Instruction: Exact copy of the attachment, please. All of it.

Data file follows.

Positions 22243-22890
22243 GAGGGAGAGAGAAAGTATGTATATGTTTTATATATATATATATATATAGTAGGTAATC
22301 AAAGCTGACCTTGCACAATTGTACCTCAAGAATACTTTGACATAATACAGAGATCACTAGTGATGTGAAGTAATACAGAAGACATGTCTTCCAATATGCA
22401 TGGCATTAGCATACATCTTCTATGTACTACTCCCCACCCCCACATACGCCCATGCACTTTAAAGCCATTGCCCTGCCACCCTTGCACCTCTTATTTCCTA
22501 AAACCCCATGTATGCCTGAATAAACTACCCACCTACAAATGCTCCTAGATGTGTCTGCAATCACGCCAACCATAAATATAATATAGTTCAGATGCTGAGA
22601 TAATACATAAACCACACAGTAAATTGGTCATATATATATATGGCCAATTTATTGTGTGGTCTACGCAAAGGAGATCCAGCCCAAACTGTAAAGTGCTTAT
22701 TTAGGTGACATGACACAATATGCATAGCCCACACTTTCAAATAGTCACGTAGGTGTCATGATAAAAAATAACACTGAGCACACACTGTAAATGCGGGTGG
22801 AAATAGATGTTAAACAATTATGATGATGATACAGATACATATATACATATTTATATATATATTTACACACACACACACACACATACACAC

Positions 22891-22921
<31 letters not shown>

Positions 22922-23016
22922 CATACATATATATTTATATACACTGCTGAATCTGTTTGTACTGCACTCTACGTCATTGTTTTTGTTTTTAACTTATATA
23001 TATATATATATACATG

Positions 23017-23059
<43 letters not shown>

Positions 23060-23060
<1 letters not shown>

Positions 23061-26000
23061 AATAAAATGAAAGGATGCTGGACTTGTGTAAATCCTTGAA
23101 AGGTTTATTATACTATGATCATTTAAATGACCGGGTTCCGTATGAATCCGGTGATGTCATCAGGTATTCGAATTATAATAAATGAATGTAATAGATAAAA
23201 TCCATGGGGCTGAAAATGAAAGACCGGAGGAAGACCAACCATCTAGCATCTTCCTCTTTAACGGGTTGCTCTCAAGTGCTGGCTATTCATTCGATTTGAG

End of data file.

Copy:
Positions 22243-22890
22243 GAGGGAGAGAGAAAGTATGTATATGTTTTATATATATATATATATATAGTAGGTAATC
22301 AAAGCTGACCTTGCACAATTGTACCTCAAGAATACTTTGACATAATACAGAGATCACTAGTGATGTGAAGTAATACAGAAGACATGTCTTCCAATATGCA
22401 TGGCATTAGCATACATCTTCTATGTACTACTCCCCACCCCCACATACGCCCATGCACTTTAAAGCCATTGCCCTGCCACCCTTGCACCTCTTATTTCCTA
22501 AAACCCCATGTATGCCTGAATAAACTACCCACCTACAAATGCTCCTAGATGTGTCTGCAATCACGCCAACCATAAATATAATATAGTTCAGATGCTGAGA
22601 TAATACATAAACCACACAGTAAATTGGTCATATATATATATGGCCAATTTATTGTGTGGTCTACGCAAAGGAGATCCAGCCCAAACTGTAAAGTGCTTAT
22701 TTAGGTGACATGACACAATATGCATAGCCCACACTTTCAAATAGTCACGTAGGTGTCATGATAAAAAATAACACTGAGCACACACTGTAAATGCGGGTGG
22801 AAATAGATGTTAAACAATTATGATGATGATACAGATACATATATACATATTTATATATATATTTACACACACACACACACACATACACAC

Positions 22891-22921
<31 letters not shown>

Positions 22922-23016
22922 CATACATATATATTTATATACACTGCTGAATCTGTTTGTACTGCACTCTACGTCATTGTTTTTGTTTTTAACTTATATA
23001 TATATATATATACATG

Positions 23017-23059
<43 letters not shown>

Positions 23060-23060
<1 letters not shown>

Positions 23061-26000
23061 AATAAAATGAAAGGATGCTGGACTTGTGTAAATCCTTGAA
23101 AGGTTTATTATACTATGATCATTTAAATGACCGGGTTCCGTATGAATCCGGTGATGTCATCAGGTATTCGAATTATAATAAATGAATGTAATAGATAAAA
23201 TCCATGGGGCTGAAAATGAAAGACCGGAGGAAGACCAACCATCTAGCATCTTCCTCTTTAACGGGTTGCTCTCAAGTGCTGGCTATTCATTCGATTTGAG